John H. Keefe III, D.C.
IN THE NEWS: IN DEFENSE OF ANTIDEPRESSANTS Do antidepressants work? The notion that they don’t—that Prozac, Lexapro and other drugs are little more than placebos with side effects—has become mainstream. “Antidepressant Lift May Be All in Your Head,” a typical headline reads, atop an article citing research from medical journals. With as many as one in eight American adults now taking an antidepressant, the stakes are high. NOTE: interesting article considering the fact that more than one study has shown natural approaches to depression equal to the drug approach and sometimes better, particularly if you’re talking side effects. The drug benefits tend to show up better in severe depression yet that doesn’t mean the natural approach might not be equally as effective. Wisdom would say try a natural approach 1st then if that doesn’t work consider drugs.
WELLNESS: Antidepressant Alternatives Proven to Work 1. Cognitive behavioral therapy (CBT) Cognitive Behavioral Therapy seeks to help people change how they think about things. Within 20 sessions of individual therapy, approximately 75 percent of patients experience a significant decrease in their symptoms. 2. St John’s wort St John’s wort (Hypericum perforatum) is commonly used for the treatment of depressionIt can be at least as effective as paroxetine (Paxil) in the treatment of moderate to severe depression in the short term. 3. S-Adenosylmethionine (SAMe) . Several scientific studies indicate that SAMe may be useful in the treatment of depression. 4. Light Therapy Light therapy is an effective treatment for seasonal affective disorder, and it may reduce the symptoms of non-seasonal depression as well. 5. Exercise The antidepressant effect of regular physical exercise is comparable to potent antidepressants like Sertraline. 5. 5-Hydroxytryptophan (5-HTP) The evidence suggests 5-HTP and tryptophan are better than a placebo at alleviating depression. . 6. B Vitamins Folic acid deficiency has been noted among people with depression. Vitamin B6, or pyridoxine, is the cofactor for enzymes that convert L-tryptophan to serotonin, so vitamin B6 deficiency might result in depression. And there is some evidence that people with depression respond better to treatment if they have higher levels of vitamin B12.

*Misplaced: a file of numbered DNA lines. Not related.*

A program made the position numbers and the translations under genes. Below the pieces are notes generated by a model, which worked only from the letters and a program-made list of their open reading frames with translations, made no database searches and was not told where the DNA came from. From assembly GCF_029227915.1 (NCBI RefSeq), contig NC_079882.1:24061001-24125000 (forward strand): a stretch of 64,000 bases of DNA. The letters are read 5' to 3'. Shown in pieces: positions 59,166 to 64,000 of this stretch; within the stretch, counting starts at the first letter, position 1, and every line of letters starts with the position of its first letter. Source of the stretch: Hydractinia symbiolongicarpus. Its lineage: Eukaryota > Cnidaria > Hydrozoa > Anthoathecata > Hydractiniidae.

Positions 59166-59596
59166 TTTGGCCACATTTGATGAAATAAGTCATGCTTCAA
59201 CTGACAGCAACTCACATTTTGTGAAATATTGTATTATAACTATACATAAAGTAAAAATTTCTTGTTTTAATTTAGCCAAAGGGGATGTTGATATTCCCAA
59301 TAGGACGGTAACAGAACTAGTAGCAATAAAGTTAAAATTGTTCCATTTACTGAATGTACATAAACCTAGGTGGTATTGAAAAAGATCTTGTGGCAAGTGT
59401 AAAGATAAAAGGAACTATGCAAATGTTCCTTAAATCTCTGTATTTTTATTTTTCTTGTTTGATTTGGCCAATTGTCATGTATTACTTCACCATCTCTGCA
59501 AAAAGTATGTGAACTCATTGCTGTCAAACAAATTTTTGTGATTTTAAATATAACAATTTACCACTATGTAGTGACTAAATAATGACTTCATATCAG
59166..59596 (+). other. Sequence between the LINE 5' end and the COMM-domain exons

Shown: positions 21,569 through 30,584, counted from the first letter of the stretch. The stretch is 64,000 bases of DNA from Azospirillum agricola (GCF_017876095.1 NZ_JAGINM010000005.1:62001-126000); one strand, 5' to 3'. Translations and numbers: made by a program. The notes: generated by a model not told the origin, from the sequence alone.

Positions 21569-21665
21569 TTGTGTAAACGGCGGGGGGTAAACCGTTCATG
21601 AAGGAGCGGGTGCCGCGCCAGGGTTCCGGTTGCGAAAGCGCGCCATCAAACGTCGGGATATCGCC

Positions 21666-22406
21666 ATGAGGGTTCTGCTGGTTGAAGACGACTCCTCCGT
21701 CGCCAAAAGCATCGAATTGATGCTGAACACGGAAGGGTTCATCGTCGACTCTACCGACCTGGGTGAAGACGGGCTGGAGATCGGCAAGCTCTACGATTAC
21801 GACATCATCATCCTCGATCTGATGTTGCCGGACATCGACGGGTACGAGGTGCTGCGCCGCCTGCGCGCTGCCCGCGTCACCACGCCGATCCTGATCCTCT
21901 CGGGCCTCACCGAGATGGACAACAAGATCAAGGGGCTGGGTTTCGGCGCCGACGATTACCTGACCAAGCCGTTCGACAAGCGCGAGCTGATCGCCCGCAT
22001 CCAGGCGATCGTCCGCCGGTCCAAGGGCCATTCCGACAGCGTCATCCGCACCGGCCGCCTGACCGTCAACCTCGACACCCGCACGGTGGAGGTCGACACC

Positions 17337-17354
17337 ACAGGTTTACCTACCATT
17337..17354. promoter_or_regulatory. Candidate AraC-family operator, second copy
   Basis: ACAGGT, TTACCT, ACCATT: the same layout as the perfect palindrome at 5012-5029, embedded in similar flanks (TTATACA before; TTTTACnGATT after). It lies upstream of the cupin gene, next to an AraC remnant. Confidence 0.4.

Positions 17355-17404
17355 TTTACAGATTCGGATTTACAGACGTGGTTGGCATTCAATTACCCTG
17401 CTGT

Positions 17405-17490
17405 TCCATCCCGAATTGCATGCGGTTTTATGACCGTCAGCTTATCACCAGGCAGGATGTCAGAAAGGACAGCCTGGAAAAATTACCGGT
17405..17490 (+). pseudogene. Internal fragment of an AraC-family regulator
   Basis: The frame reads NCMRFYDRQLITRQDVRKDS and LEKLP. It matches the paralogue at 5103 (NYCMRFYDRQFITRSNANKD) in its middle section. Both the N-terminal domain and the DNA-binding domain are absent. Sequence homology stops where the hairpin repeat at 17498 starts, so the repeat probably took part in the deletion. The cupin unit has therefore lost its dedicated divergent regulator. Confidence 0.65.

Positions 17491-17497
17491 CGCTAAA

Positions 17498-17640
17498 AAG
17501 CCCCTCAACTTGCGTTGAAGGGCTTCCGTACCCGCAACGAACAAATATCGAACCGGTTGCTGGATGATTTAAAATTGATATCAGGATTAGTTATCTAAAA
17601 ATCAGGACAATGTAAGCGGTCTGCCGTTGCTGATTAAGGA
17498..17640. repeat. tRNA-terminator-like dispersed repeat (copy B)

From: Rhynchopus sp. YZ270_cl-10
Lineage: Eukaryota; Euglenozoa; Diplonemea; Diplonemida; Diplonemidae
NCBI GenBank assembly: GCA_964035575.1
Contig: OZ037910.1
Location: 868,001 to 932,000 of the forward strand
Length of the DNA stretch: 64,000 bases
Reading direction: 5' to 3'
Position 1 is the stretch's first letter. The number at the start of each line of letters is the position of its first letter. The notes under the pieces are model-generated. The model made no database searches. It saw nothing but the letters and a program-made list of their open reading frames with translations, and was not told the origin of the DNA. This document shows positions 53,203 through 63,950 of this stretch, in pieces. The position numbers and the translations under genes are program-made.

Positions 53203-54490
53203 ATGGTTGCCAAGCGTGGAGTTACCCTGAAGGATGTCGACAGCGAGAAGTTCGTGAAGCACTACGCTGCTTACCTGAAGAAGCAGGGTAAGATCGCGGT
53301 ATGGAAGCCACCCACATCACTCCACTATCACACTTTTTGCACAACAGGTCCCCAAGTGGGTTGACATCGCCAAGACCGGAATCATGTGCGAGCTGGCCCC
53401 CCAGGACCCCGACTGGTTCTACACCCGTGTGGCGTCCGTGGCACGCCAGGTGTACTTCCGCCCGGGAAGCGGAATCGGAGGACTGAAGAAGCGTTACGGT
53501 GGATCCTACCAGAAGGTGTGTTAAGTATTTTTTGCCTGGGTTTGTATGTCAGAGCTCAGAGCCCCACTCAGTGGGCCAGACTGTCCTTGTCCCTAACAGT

CHIROPRACTIC: Chiropractic Can Help Depression and Anxiety A case study published in the Journal of Upper Cervical Chiropractic Research on June 20, 2013, reports on the results of a case series showing chiropractic helping patients with depression and anxiety. This case series was looking for follow up on previous surveys showing that chiropractic patients felt chiropractic care helped with their mental and emotional states. The authors begin by reporting that a previous study showed that in a survey of 2818 patients who completed chiropractic care, 76% of those patients reported a mental/emotional improvement, as well as positive changes in stress and life enjoyment over a period of several months following the chiropractic care. Additional prior studies also showed chiropractic care assisting patients with these types of mental health disorders.
FUNNY BONE: A man asks a farmer near a field, “Sorry sir, would you mind if I crossed your field instead of going around it? You see, I have to catch the 4:23 train.” The farmer says, “Sure, go right ahead. And if my bull sees you, you’ll even catch the 4:11 one